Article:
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Meteorology

microburst

 

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Exercise #1: Read about aviation meteorology and then proceed to Exercise #2

Meteorology is the interdisciplinary scientific study of the atmosphere that focuses on weather processes and short term forecasting (in contrast with climatology). Aviation meteorology (MET) deals with the impact of weather on Air Traffic Management (ATM). It is important for air crews to understand the implications of weather on their flight plan as well as their aircraft.

Weather conditions concern all aspects of ATM operations, for example, by variations in head and tail-wind components, through changes in pressure and temperature values at airports, and in imposing low visibility operating conditions. Adverse meteorological conditions have the greatest impact on the ATM system creating disruption and the consequent problems of disturbed flow rates, lost capacity and induced additional costs

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Pilot Schedules/Routines

Pilto schedules

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TOPIC: Pilot Schedules/Routines

GOAL: To learn about the types of schedules and daily routine pilots live

 

Level: Easy

 

 

Exercise #1: Read about pilot schedules and their typical lifestyle, and then proceed to Exercise #2

It’s simple: If you want a typical “9-5” job, then flying airliners is not for you. In fact, most airline pilots have a very non-traditional work schedule. Expect to work weekends, holidays, and lots of early mornings or late nights as a junior pilot. There is no such thing as a "9 to 5" schedule in most flying jobs. Whether you work weekends or holidays depends on your seniority and what schedules you can bid.

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Airline Alliances and a Changed Passenger Experience

meeting

 

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Read the introductory text below. Follow links to additional material.

Passenger experience as a concept has been a matter of great transformation over the last years. Both airlines and airports have invested time and expertise into revamping interiors and procedures, introducing new technologies, going green, offering bonuses and frequent flier miles club memberships, forming alliances and expanding them, as well as reinventing the entire idea of aviation security in a way that is unnerving for many a traveler or human rights activist   Read here:

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Airline Customer Service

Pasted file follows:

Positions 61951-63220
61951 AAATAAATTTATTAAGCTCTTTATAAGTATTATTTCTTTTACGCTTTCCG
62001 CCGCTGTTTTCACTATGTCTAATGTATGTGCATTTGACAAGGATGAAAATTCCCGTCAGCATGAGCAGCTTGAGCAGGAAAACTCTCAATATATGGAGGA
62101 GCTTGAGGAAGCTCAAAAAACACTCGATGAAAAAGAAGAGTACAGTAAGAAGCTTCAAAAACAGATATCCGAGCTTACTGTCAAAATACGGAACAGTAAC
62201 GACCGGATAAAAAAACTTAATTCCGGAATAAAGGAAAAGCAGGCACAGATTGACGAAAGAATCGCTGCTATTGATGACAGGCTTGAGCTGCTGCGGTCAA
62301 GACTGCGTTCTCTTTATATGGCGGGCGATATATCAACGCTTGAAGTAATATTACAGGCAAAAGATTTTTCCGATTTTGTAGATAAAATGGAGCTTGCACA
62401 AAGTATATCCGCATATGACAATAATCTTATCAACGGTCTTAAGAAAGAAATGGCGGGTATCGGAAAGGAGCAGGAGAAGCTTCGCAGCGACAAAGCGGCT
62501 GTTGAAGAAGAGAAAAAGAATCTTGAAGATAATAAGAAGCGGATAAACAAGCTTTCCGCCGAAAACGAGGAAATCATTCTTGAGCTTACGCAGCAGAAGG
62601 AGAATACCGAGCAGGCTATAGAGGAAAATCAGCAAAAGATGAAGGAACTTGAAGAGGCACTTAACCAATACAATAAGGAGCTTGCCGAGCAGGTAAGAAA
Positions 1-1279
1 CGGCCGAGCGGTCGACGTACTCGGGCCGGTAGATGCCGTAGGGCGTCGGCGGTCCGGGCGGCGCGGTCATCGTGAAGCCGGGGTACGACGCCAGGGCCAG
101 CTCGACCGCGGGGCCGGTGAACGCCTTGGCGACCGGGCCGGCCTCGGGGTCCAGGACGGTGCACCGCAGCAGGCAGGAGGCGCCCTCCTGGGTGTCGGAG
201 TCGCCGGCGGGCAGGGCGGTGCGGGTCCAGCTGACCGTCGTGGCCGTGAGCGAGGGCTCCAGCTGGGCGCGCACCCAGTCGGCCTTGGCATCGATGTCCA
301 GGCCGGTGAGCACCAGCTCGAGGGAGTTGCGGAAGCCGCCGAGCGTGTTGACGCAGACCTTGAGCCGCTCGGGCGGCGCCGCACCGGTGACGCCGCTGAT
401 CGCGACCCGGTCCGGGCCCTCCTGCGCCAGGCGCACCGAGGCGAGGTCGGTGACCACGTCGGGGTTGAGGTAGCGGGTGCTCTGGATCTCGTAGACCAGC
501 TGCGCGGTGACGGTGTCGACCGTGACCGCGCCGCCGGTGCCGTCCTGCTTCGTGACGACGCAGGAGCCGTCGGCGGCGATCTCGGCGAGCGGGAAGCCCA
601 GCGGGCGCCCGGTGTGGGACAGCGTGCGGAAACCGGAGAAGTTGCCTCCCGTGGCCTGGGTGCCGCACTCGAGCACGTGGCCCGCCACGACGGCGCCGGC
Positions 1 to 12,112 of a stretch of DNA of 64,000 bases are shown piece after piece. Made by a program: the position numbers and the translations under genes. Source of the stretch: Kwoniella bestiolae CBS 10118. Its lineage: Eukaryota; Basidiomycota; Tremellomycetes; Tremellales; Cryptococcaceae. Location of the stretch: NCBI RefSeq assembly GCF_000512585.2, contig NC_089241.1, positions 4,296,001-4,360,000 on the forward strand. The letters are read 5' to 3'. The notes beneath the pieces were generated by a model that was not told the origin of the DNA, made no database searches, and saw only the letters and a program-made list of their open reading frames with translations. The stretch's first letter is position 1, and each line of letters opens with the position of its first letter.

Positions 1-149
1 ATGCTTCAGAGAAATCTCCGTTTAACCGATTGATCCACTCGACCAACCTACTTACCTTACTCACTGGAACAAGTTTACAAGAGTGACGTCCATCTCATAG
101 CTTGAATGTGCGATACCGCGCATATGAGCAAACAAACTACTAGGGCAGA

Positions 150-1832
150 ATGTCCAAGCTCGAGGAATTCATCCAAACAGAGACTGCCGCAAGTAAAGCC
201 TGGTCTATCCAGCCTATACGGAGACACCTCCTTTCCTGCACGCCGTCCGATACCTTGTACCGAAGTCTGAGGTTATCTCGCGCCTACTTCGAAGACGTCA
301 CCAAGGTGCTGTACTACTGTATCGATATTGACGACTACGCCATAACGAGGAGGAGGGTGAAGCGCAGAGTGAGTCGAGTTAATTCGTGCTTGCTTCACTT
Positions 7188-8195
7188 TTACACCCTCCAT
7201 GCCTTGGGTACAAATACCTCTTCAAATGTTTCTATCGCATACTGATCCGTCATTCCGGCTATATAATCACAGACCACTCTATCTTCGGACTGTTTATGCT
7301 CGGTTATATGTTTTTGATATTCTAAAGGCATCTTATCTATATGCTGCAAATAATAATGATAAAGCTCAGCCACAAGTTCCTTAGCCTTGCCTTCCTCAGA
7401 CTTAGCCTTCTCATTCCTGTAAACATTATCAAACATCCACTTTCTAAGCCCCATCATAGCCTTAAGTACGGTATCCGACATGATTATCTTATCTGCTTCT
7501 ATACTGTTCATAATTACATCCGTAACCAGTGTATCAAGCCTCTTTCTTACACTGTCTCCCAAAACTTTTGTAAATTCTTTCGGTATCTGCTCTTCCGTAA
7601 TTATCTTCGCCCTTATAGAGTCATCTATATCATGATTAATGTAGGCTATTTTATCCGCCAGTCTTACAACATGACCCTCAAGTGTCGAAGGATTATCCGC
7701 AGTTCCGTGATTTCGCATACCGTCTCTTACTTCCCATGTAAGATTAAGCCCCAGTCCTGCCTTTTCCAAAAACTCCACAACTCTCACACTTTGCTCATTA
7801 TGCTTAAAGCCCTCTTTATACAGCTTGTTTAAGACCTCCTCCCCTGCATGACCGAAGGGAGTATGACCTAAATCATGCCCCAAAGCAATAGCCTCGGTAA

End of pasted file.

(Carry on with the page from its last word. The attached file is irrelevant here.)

customer service

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TOPIC: GRADING AIRLINE SERVICE

LEVEL: EASY

Read the introductory text about the National Airline Quality Rating. Pay attention to the key criteria used to evaluate airline service performance.

 

The National Airline Quality Rating  – a joint research project shared by Wichita State University and Purdue University – shows that airline performance is steadily improving. The results of the research made public in April 2010 (read article)  were based on several performance criteria: on-time arrivals, involuntary denied boardings, mishandled baggage and a combination of 12 customer complaint categories, such as oversales, refunds, discriminations, handling of pets, etc.

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Crew Resource Management (CRM)

English for Pilots

 

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TOPIC: Crew Resource Management (CRM)

Exercise #1: Read about CRM and then proceed to Exercise #2

Crew Resource Management (CRM) training originated from a NASA workshop in 1979 that focused on improving air safety. The NASA research presented at this meeting found that the primary cause of the majority of aviation accidents was human error, and that the main problems were failures of interpersonal communication, leadership, and decision making in the cockpit. Originally, this concept was called Cockpit Resource Management because issues and communication among pilots was the core focus. However, over time, the name was changed to Crew Resource Management after the aviation industry realized that safety lies with everyone that is involved with flight.

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Flight Attendant Interviews

Interview

 

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Do you know anyone who breezes through interviews without a hint of nervousness?  Wouldn’t that be great?  Unfortunately, it’s rare!  Most of us get nervous just thinking about it, and need all the help we can get.  For anyone planning to attend cabin crew interviews, some tailored advice follows.